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Where is God at Work? by William Morris (17-Apr-2015)

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    William Morris(Author)

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  • William Morris(Author)
  • Monarch Books (17 April 2015) (1600)
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  • By Ralph Blumenau on July 27, 2015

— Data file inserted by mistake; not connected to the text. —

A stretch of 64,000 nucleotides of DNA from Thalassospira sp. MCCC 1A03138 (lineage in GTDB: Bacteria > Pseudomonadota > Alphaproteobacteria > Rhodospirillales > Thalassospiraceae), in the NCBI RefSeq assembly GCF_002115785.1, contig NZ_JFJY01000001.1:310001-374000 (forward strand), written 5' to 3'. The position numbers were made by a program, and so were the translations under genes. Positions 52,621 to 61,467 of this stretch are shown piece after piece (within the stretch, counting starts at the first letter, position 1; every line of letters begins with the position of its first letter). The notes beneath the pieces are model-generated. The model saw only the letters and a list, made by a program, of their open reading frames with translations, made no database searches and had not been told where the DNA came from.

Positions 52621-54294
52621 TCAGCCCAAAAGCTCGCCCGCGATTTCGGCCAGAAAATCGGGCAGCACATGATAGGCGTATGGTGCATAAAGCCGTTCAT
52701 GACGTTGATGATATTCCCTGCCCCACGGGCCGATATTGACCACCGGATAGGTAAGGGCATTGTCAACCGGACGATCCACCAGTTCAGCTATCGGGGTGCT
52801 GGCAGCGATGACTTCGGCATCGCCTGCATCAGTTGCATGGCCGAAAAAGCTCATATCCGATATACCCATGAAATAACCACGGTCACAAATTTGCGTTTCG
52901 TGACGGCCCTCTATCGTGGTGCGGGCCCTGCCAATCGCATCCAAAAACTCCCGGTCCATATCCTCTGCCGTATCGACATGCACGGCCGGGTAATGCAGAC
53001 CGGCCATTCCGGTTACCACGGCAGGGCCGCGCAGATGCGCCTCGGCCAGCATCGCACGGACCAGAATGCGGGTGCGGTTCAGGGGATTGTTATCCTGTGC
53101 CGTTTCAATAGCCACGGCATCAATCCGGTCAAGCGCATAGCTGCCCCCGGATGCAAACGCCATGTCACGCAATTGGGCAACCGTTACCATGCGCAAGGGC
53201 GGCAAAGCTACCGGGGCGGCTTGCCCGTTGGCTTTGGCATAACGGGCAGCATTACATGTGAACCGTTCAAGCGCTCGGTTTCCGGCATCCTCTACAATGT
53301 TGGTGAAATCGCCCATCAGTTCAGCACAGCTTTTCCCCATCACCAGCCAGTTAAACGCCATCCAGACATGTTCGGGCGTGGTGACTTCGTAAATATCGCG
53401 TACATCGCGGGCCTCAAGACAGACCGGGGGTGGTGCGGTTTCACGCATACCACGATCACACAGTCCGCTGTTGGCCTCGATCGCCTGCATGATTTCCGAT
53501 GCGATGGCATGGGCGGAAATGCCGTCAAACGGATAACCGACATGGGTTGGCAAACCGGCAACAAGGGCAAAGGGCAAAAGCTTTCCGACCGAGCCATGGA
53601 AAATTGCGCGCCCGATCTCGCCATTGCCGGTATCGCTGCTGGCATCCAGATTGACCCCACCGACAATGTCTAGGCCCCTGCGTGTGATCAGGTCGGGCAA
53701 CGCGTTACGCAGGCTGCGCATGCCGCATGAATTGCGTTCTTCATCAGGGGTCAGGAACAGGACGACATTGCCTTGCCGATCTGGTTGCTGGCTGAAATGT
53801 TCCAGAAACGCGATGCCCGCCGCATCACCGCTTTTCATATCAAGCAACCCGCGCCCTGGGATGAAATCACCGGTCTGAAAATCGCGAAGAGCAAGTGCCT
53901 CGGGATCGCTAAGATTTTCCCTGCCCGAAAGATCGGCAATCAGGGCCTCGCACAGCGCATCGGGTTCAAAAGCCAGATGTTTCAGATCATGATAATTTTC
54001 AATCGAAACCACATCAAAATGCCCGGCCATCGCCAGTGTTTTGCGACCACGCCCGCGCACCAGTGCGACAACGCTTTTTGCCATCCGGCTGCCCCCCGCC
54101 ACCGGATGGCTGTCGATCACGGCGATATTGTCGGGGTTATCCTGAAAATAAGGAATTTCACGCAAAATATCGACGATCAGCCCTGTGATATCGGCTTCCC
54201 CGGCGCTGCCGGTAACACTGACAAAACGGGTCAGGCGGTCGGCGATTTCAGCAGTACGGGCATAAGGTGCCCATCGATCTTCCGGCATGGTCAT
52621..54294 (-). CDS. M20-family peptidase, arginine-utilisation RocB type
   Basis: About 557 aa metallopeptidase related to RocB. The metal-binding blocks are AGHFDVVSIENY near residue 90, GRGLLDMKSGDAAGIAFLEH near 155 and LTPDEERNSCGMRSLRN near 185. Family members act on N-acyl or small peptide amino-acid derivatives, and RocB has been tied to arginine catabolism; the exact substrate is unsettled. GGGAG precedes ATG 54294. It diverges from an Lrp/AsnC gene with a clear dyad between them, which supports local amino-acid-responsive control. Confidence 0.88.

I have to declare an interest: I have read this book because I taught the author when he was at school in the 1970s, and we have been friends ever since; but I do not myself believe in God and so am unable to accept the premise of the title. But I do appreciate many of the insights provided by religions (though not exclusively by religions) in how we ought to live.So I cannot share Morris’ belief that God is always present in the work place, but that it is only where there is best practice that His presence is discovered. In Part I of the book Morris does give good descriptions of what best practice is, rather obvious though this might sometimes be - but then what is equally obvious is that many workplaces fall far short of it. Morris knows whereof he speaks, for he tells us in his Introduction that he is not only a priest but has for the last fifteen years also been working for one of the great multinational companies, General Electric - as a tax lawyer. Knowing the low moral esteem in which the public holds big business tax lawyers, particularly at the present moment, it will be intriguing to see how he holds the two “in tension, in balance” in his life.Some of the best practices he describes include: hierarchies, which are inevitable, enabling everyone in them to develop and fulfil themselves; bosses not treating their employees as slaves, but treating them with consideration and fairness, and setting examples of integrity; genuine team-work and mutual support throughout the organization; a sense of community being fostered by the right kind of open plan office - though there is also the wrong kind, and there should also be some space with a degree of privacy; making new arrivals feel welcome and providing good mentoring; being humble and not judging an annoying colleague, lest you be judged: you might be just as annoying to him, and you should be open to what you could learn about yourself from the very things that annoy you about him.A good workplace is one where people neither can’t wait for their retirement and their pension nor are painfully and abruptly severed at the age of retirement from every role and from the companionship of their fellow-workers. (But even if they are, they can continue to be happily creative in many kinds of voluntary work.)And even in the best workplace, there are occasions when, for the sake of the workplace as a whole, an under-performing member has to be told to leave. That will always be a shock, often one without any upside at all; but in some cases it is good also for the sacked worker if it enables him to move on to other work in which he can use the talents he does have.In Part II Morris examines how the individual should tackle the various ethical dilemmas that might confront him in the workplace - how to do the right thing and - equally important - to do it for the right reasons. This Part is far more thought-provoking than the first, both for the Christian and the non-believer. Some of Morris’ recommendations, especially in the first four chapters of this Part, though firmly grounded in his reading of the Scriptures, will challenge the ways many Christians (and many non-believers) feel they must act to assert their integrity. Even to summarize these chapters in this review would take too long, but he tackles such questions as:When is competition within the workplace healthy and creative and when is it destructive? How do you keep a healthy balance between long hours of hard work and the needs of family relationships and, for that matter, time for reflection? What are the temptations in the workplace (power, hierarchy, money) and how can we “subvert” them by using them to good effect, for our own health and for that of the community in which we live?The most challenging part of the book is Part III. Morris devotes all its five chapters to the meaning of the Parable of the Talents. The parable is both metaphorical and literary. In the latter sense it is clear that it sees nothing wrong about using money to make more money. So there is nothing wrong per se in commerce, in banking, even in “usury” (the translation surprisingly used in the Authorized Version - the New Revised Standard Version which Morris uses throughout uses the less opprobrious “interest”.) In the former sense it is significant that the Master entrusted the talents (five, two and one) to his slaves “according to their ability”. So the unequal distribution of talents is God-given, but we have the obligation to make the most of what has been entrusted to us. Morris strikingly applies the parable to what he has said about the workplace in the earlier parts, and he is particularly ingenious in his discussion of the harsh fate that befell the slave who had buried, rather than used, the one talent with which he had been entrusted. Morris even finds an ingenious defence for what appears to be the cruelty of the Master’s treatment of this slave who had in effect blamed the Master rather than himself for his failure and had cast himself out “into the outer darkness”.In the Epilogue there are some wise words about how Christians should Witness in the workplace, with a sensitivity and gentleness which pervades the whole of this clear and beautifully written book.


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